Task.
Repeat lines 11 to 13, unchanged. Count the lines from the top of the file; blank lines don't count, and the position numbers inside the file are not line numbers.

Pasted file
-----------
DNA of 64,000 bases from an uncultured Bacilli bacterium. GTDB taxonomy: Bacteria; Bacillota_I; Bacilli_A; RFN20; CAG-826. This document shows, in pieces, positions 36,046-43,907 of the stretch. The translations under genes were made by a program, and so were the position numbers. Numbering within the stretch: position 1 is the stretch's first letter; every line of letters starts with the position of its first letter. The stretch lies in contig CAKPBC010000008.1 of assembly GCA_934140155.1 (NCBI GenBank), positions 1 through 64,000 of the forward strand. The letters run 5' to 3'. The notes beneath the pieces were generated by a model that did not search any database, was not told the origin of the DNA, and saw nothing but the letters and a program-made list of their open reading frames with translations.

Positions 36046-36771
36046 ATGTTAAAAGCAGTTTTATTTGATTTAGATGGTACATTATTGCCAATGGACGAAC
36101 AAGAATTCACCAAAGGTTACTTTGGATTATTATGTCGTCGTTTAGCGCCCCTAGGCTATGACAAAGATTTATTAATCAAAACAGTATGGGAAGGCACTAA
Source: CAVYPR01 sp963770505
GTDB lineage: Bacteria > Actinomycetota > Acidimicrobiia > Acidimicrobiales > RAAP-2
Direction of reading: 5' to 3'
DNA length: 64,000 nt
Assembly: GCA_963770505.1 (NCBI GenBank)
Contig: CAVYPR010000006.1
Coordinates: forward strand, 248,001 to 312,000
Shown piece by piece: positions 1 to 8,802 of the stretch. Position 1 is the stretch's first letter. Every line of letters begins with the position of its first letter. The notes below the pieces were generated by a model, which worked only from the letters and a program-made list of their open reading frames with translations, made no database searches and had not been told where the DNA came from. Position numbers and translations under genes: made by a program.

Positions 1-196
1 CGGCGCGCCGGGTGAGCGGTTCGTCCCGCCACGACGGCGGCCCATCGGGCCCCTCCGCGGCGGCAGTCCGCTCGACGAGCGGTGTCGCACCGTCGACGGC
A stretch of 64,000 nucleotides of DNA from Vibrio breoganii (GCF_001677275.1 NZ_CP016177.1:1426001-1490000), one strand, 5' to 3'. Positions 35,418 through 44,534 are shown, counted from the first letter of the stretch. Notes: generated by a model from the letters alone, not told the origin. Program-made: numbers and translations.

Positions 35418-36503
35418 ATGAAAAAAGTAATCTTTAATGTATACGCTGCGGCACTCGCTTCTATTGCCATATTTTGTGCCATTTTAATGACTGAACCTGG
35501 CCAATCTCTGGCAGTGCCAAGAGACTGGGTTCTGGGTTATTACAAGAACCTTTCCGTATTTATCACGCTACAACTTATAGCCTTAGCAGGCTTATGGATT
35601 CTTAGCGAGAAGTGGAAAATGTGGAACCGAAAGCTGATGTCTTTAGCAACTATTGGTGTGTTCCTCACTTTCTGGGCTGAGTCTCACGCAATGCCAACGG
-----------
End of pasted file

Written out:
Coordinates: forward strand, 248,001 to 312,000
Shown piece by piece: positions 1 to 8,802 of the stretch. Position 1 is the stretch's first letter. Every line of letters begins with the position of its first letter. The notes below the pieces were generated by a model, which worked only from the letters and a program-made list of their open reading frames with translations, made no database searches and had not been told where the DNA came from. Position numbers and translations under genes: made by a program.

Positions 1-196